NHS spending should be entirely funded by National Insurance in order to safeguard the future of the health service, a senior Labour MP has suggested.
Frank Field said in a submission to a parliamentary inquiry into health service funding that the NHS currently found itself on “extremely shaky foundations”.
An immediate 1p increase in National Insurance and further reforms to the tax would help close a £67.7bn funding gap over the next five years, the former Labour minister said.
He called for the Government to raise National Insurance to a level that would entirely fund the health service and social care – but to cut general income tax in by a “commensurate” amount.
This would effectively turn National Insurance into a hypothecated NHS tax.
The former minister also called for the tax to be made more progressive with a higher tax free threshold for lower earners – equal to the income tax threshold.
Mr Field said: “The NHS now has a unique place in the public’s affection. They not only wish to support the vision they have for the NHS with adequate financial contributions, but that they are up for a change in funding which will deliver them a better health and social care package when they need it.
“Having a greater sense of control over the money, and the vision of the Mutual members, I believe to be crucial to the next stage in the life of the one institution of the Attlee Government which still commands the affection of voters.
“This common affection for the NHS carries a huge advantage, at a time of major fracture in our society. Here is the one organisation to which people feel its binding qualities. Taking in the funding of social care marks also a clear development in a service to which the public is committed.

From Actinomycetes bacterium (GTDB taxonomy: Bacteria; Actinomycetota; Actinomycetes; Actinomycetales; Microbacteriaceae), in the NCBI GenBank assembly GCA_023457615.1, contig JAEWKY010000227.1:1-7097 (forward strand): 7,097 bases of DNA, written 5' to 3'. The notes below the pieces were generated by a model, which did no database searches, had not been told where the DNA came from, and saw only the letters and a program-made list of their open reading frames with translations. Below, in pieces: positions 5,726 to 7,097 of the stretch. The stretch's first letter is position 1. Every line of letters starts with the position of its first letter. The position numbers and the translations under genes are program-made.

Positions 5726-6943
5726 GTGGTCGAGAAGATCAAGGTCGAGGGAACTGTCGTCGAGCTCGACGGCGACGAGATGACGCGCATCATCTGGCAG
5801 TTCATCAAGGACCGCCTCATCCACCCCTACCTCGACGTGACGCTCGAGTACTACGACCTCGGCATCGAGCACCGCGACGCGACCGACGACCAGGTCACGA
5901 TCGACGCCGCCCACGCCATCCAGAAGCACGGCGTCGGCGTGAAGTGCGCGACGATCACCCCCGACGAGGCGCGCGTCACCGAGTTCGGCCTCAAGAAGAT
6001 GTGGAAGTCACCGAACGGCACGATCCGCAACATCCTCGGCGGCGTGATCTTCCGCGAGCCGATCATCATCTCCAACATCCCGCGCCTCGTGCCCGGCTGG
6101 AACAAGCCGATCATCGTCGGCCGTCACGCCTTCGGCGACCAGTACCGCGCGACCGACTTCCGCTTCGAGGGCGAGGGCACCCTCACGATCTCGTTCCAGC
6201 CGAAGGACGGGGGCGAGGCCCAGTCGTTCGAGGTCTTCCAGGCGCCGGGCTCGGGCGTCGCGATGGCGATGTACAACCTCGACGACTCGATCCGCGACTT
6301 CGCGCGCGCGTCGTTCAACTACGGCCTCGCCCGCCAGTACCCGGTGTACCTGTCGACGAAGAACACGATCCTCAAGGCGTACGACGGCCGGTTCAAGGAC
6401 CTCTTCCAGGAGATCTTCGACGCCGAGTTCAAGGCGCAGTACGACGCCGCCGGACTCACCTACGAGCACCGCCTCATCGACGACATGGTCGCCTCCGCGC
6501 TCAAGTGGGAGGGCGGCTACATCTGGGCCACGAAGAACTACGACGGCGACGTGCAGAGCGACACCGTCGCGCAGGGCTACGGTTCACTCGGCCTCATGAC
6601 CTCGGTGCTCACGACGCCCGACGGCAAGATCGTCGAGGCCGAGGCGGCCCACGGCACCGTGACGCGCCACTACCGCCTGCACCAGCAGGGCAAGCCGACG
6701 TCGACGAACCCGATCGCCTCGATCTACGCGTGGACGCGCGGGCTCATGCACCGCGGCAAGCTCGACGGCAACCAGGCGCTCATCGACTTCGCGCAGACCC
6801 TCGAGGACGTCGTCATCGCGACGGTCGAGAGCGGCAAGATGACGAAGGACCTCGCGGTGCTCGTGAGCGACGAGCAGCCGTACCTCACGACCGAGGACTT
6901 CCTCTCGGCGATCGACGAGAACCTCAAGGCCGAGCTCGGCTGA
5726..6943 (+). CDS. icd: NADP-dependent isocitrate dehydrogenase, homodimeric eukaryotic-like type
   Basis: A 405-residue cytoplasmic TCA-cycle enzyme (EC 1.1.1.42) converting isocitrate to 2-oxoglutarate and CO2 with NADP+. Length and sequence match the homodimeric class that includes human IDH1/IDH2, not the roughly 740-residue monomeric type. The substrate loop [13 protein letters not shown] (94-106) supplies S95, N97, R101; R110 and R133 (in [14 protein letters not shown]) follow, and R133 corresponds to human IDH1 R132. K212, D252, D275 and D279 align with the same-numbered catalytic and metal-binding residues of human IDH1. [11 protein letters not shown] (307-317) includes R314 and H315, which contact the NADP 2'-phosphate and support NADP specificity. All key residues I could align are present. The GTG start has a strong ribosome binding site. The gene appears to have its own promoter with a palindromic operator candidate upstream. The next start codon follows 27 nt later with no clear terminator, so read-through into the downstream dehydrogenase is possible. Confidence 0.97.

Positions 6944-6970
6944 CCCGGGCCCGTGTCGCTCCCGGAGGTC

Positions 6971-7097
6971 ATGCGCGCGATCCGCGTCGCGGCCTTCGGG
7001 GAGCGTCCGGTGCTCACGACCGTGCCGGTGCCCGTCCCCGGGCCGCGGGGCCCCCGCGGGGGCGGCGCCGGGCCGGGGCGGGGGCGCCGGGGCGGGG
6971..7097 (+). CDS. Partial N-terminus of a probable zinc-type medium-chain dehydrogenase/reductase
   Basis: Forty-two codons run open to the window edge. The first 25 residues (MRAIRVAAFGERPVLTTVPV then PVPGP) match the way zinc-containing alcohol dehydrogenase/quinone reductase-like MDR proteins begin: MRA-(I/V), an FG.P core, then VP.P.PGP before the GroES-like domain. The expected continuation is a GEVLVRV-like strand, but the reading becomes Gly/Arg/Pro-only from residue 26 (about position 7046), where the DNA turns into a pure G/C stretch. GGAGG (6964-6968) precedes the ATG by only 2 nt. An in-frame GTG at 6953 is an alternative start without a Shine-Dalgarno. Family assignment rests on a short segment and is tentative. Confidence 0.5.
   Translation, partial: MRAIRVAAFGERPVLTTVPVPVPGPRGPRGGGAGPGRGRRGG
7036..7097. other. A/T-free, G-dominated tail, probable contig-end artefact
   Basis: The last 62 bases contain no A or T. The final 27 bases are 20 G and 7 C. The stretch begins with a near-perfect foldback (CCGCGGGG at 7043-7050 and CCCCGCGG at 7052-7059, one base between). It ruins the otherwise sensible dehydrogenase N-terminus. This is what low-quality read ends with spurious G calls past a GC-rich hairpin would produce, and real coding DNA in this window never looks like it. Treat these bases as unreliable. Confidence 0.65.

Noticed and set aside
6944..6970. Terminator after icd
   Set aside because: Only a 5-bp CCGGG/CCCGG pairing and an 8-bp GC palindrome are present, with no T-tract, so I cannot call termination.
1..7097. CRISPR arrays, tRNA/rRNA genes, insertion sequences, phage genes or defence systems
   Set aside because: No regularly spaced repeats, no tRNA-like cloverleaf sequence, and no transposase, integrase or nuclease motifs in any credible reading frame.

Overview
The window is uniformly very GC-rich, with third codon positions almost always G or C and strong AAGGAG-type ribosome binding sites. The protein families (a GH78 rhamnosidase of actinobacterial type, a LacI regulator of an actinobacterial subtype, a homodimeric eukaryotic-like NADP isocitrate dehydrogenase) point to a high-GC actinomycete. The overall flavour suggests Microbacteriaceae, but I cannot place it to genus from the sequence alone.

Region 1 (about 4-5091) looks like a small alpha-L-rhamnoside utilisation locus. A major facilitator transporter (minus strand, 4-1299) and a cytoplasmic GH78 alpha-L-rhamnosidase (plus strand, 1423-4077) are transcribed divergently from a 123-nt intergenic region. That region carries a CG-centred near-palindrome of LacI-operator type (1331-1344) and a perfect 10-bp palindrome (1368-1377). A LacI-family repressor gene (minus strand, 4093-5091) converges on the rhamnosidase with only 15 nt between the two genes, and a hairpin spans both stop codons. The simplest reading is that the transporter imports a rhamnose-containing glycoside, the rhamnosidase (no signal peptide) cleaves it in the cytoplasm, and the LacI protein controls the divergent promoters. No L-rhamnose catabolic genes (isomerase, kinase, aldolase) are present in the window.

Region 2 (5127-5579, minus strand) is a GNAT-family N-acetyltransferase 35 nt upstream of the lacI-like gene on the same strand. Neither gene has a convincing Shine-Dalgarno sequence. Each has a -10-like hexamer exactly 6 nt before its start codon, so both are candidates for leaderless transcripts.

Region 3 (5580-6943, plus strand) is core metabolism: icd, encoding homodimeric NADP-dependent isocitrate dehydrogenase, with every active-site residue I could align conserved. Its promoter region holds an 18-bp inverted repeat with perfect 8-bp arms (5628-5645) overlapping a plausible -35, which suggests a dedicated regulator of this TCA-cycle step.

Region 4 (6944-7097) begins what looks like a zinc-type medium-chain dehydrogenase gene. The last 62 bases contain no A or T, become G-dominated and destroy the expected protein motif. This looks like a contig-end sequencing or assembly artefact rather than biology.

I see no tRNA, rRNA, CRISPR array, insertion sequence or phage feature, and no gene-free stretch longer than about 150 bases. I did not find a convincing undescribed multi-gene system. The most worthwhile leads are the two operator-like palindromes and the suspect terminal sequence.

“The reforms will not be the last word on an evolving National Health and Social Care Service. But I believe they offer the best prospect of funding open to such a Service, and one which will raise the spirits of the electorate at this time.”
Mr Field proposed similar reforms in a think-tank pamphlet published by Policy Network last year.
The NHS is facing a major funding shortfall with nearly half of hospital authorities are cutting bed numbers and a third of A&Es are set to close to cope with rising hospital deficits.
In 2015, the NHS recorded its largest deficit ever of £2.4bn. Over the summer the Health Committee found Health Secretary Jeremy Hunt had broken funding pledges and claimed he was “misleading the public” over reforms.
Two-thirds of NHS trusts are now reporting deficits, according to a National Audit Office report released last week. That report found that provider trusts’ overall deficit grew by 185 per cent to £2.45bn, up from £859m on the previous year.
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